Miami in the 1950’s was a hotbed of r&b, doowop, and country music, gambling, political activism, crooked politics, police corruption, liquor drinking, reefer smoking, hooker hooking, and hardcore nightclub action.
In and amongst all this, the independent music studio scene was in an incipient stage of development spurred forward by some of the greatest session players, producers, engineers, a&r’s, and of course featured artists in the region. Given Miami’s musical fecundity, these individuals came to be some of the most influential representatives of their skills on Earth.
Now HistoryMiami has paired with Henry Stone Music and DJ Andrew LeSpam from City of Progress Studios to present Analog Archives Part 1, Henry Stone in the 1950’s. Here’s what Spam had to say about classic tunes, the nature of the party, and the importance of Henry Stone Music.
HenryStoneMusic: Wasup man, what you got going on?
LeSpam: I’ll be pulling my records while we’re talking, I’m doing a gig at the boat show.
Cool, hell yeah. What’s up with this Analog Archives event?
Well basically it’s a chance for us to let people hear some of the archiving activities that we’ve been involved in at City of Progress.
While some of the clients like Joe Stone and Henry Stone Music, and also Willie Clarke, and Bo Crane need to figure out what their strategy is for what they want to do with their material, it’s nice that we can let the public hear this stuff and see what we do in a sort of non commercial way. It’s a free event. The bar will be spilling drinks. It’s about music appreciation
What will it be like?
I for sure am gonna be throwing up visuals corresponding with whatever is playing. It’s not a formal curated listening but I want people to know what they’re hearing. We’re not gonna talk about each thing as we play it. It’s subtle. It’s sort of more of a hang.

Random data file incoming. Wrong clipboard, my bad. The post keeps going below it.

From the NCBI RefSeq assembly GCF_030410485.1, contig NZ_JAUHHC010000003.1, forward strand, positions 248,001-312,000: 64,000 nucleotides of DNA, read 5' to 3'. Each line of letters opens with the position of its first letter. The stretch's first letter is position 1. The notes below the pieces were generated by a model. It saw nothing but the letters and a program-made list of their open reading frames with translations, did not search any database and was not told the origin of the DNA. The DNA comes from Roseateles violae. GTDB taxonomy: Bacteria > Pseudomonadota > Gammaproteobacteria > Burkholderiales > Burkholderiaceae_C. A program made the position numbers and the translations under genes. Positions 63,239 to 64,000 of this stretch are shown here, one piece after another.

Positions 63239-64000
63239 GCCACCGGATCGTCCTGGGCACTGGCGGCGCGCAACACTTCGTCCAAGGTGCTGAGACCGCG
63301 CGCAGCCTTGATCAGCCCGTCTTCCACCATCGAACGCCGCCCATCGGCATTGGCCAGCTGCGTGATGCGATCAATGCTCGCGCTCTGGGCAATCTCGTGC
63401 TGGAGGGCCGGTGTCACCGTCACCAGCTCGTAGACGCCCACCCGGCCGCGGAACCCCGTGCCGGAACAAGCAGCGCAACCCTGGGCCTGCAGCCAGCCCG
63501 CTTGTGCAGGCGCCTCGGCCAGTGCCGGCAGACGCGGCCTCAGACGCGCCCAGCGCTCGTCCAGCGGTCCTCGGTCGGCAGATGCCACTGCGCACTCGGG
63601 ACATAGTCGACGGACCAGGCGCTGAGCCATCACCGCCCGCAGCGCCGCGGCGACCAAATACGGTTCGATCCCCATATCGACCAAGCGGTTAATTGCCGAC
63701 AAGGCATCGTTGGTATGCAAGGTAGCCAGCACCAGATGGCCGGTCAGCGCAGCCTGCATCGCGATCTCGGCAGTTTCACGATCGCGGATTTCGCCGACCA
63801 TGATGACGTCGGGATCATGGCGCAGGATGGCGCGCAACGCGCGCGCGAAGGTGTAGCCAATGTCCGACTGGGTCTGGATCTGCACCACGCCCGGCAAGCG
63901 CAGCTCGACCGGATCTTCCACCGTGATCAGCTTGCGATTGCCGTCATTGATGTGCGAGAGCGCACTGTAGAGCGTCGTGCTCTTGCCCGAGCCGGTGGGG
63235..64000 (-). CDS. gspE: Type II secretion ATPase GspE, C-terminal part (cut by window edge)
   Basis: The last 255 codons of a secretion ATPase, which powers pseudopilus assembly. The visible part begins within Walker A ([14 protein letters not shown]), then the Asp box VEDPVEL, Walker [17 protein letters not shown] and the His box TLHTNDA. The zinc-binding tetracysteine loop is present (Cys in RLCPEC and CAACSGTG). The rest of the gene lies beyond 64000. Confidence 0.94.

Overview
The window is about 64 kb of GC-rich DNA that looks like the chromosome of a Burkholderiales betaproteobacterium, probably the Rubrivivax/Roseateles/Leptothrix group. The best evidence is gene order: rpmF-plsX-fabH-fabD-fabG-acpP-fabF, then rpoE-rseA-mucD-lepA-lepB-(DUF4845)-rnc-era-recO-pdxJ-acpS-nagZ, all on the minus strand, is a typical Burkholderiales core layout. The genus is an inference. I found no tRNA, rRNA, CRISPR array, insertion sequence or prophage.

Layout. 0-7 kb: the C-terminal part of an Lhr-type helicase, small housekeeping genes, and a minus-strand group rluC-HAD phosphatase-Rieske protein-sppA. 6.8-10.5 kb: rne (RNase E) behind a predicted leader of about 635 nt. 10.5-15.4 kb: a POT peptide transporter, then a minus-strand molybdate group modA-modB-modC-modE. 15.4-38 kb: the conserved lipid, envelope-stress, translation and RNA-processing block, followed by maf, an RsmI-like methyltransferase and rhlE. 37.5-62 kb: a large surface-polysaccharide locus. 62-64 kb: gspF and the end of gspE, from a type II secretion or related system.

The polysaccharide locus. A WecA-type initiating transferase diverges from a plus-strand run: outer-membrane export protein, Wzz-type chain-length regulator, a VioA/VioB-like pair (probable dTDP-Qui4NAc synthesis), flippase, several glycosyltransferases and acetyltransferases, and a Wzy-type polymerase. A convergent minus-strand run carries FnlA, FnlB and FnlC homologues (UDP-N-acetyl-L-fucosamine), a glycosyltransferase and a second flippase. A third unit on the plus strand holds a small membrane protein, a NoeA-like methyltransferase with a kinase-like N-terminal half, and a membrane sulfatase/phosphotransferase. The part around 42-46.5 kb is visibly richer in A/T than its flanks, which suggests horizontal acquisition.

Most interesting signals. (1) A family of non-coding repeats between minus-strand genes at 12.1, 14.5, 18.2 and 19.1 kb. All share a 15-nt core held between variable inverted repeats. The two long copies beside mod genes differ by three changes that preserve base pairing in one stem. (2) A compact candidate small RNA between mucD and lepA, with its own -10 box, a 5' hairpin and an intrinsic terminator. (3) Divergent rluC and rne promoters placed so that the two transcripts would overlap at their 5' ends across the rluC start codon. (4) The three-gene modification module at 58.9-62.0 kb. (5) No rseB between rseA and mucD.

What do you have on Ervin Rouse, composer of the blue grass classic “Orange Blossom Special?”
Yeah, he’s particularly important to Country Western music. Ervin Rouse is super important cause the guy is one of the fathers of bluegrass fiddle playing, a blueprint for that style. And in a more broad sense it’s just kind of a snapshot of our music culture in Miami in the 1950’s.
Things going on down here are reflected in the clubs, the studios, the artists we had down here.
And each recording is a room. A moment in time preserved for ever.
How did HistoryMiami get involved?
They came over here cause they’re trying to expand their music archive. And they came over here cause they’re trying to identify people who have Miami music archives and they were picking my brain on other people have historical materials. And then we started listening and playing some of the tapes and as we’re listening to them I dont know we just I think I came up with the idea
For the people!
This is just me giving back. This is important actually. I got the Knight grant for the studio. I’m grateful for that and I’m only able to reach a narrow segment in terms of the clients that can come here. It might be wide in music but not wide in terms of Miami’s population. So if there’s some way that I can do something to let people know what we’re about here I want to let the people know. And that’s where it comes from as well.
How did Gramps get in the mix?
Adam that owns Gramps used to have a night called FM at the bar that’s now called Electric Pickle. That’s how long I been working with that guy. It was me and some funk collectors at this fucked up bar that was all tore up with a broken floor. Gramps is awesome.
ANALOG ARCHIVES: A NEW EVENT SERIES PRESENTED BY HISTORYMIAMI MUSEUM
February 24, 7:00pm. Gramps, 176 NW 24th St, Miami, Florida 33127
Discover Miami’s musical roots with classic analog recordings by the legendary Henry Stone in the 1950s. Digitized from original tapes by City of Progress Studio with a Knight Foundation grant, these recordings showcase Miami’s dynamic music history and include rock and roll, bluegrass, soul, and country western artists and songs.
DJ Le Spam (City of Progress Studio) will spin vintage music by Johnny and Marsha, Ervin T. Rouse, Sonny Thompson, Johnnie Mack, and more. Presented with HistoryMiami Museum, Henry Stone Music USA, Inc., and Gramps.
Free to the Public
From 1946 to 2014, Henry Stone ruled the Florida music industry with an iron fist, a brick of cash, and a warehouse full of vinyl. HSM is the last of over one hundred record labels he personally founded. This record label includes works from every decade in his sixty-five year career right up until today. Licensing available for film, samples, advertising, movies, video games, and more. Family owned and operated.